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A few weeks ago, my spouse purchased two Faux bamboo Chippendale mahogany chairs for our dining table. The chairs were a reproduction of a Victorian furniture style and meant to match the interior look he and the decorator intended. Advertised as made of solid Mahogany but surprisingly finished in “Stained walnut,” I wasn’t sure what we would get since, at around $750, I wasn’t confident that the piece would fulfill my expectations of being both beautiful and long-lasting.
The well-wrapped chairs arrived in two separate shipments. After unwrapping and examining the first chair, I thought I recognized the hallmarks of the semi-industrial craftsmanship I learned to respect more than a decade ago when I worked at the Robert Lighton Furniture company. The overall feel and look of the chair reminded me of some of the pieces I was in charge of processing, repairing, or alternating upon their arrival from India to our Brooklyn, New York workhouse. The company I worked for had a relationship with three Indian furniture manufacturers that produced excellent pieces of furniture out of reclaimed mahogany and teak wood. This furniture was made in small to medium-sized factories by skilled woodworkers who did not use CNC machines or other high-tech woodworking equipment. The factories relied on basic woodworking machines such as table saws, bandsaws, lathes, and many specialized craftsmen (carvers, turners, caning workers, etc.) who produced some of the most detailed work I have seen. Although made from solid wood and joined together by classic joinery, a small percentage of the pieces arrived broken or damaged, and I was in charge of repairing and restoring them.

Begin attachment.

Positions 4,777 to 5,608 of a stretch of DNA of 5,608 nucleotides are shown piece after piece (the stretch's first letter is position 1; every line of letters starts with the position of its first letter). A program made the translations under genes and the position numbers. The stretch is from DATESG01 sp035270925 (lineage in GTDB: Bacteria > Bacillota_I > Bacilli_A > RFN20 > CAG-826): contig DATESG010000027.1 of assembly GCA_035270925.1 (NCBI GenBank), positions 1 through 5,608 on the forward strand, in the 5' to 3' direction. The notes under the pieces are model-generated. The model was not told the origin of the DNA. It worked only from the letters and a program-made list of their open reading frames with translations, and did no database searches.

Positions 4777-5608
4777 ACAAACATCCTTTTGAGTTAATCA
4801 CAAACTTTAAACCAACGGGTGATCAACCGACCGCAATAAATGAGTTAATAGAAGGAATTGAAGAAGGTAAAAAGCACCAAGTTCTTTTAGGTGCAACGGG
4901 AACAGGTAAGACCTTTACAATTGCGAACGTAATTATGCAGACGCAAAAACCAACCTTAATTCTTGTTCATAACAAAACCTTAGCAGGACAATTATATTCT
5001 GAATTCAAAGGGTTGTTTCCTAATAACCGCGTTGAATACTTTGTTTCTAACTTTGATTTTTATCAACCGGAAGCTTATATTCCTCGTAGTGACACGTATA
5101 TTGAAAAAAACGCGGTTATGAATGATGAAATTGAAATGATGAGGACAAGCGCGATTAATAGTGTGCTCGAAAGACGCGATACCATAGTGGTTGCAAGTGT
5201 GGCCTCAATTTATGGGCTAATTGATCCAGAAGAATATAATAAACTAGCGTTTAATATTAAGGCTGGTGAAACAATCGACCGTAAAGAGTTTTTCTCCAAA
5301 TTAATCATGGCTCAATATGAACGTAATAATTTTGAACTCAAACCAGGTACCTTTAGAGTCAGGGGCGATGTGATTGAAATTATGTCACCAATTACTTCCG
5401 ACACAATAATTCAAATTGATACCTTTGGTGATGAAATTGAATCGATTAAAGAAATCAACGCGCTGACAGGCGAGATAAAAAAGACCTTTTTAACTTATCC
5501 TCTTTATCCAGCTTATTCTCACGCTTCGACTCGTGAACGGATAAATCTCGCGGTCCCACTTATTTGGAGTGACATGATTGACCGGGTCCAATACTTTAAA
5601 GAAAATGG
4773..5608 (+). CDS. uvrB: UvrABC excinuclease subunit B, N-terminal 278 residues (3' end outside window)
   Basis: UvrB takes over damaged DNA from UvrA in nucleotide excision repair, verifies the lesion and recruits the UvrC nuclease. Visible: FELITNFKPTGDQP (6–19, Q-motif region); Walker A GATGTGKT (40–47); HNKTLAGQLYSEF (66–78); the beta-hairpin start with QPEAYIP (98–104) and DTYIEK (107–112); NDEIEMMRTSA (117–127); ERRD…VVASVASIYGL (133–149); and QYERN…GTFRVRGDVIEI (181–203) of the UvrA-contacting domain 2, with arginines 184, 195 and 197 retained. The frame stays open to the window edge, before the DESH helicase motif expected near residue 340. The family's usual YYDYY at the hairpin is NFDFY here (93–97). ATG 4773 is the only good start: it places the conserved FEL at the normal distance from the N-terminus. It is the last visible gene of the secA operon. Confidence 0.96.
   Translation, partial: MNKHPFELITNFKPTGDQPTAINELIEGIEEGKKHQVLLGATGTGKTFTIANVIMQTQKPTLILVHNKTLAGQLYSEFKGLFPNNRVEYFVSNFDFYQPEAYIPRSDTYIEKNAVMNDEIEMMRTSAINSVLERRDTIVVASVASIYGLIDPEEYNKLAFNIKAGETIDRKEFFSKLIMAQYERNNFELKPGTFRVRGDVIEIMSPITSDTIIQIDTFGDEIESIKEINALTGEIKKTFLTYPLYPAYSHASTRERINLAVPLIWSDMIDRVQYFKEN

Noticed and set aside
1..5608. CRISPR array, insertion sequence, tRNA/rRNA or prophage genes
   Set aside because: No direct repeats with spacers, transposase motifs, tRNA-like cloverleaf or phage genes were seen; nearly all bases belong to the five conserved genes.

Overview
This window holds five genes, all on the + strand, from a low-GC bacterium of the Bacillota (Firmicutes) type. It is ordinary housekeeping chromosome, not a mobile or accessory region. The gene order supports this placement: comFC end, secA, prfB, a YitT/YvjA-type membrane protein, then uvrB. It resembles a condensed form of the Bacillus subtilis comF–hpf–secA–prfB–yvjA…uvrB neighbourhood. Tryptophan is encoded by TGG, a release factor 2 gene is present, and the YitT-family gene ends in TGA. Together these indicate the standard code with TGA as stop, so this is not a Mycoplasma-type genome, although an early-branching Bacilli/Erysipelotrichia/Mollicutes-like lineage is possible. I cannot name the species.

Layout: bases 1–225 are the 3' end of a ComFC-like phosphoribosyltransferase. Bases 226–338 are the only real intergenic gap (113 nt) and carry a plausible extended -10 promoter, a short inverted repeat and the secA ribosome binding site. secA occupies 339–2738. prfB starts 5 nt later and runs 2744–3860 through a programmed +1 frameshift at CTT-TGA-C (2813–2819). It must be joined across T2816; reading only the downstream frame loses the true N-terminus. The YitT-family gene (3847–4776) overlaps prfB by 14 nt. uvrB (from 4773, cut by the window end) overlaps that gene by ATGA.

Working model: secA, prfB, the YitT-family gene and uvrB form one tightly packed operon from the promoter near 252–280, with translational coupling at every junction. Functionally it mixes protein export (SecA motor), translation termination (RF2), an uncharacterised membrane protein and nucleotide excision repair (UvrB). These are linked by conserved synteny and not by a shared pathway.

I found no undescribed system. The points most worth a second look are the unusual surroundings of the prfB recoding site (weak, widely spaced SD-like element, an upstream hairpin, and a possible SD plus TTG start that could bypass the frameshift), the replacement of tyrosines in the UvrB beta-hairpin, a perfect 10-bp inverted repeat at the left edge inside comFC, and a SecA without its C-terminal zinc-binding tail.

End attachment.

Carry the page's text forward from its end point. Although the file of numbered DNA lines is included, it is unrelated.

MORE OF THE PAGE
Back home, when we unwrapped the second chair, we noticed that it had been severely damaged – most likely even before it entered the shipping box (as I couldn’t see any apparent damage to the cardboard container). The evident damage revealed a few facts about the chair’s construction. First, it exposed the reality that the piece was made of solid mahogany. Second, the legs/aprons joints were mortise & tenon – attesting to a higher quality of construction than the typical dowel joints common in mass-produced pieces. Third, I noticed that the round rails penetrated the legs via a mortise hole. Lastly, and to my disappointment, all the fluted rounded decorative cross or diagonal rails were clandestinely stapled together without any reputable inner connections to strengthen the joints.
After this first impression, we contacted the store, and they promised to send us a new piece free of charge. Since we didn’t have to return the chair, I jumped on the opportunity to hone my old – but not forgotten – restoration skills and fix this brand-new chair. In the next blog entry, I will detail the work I have done.
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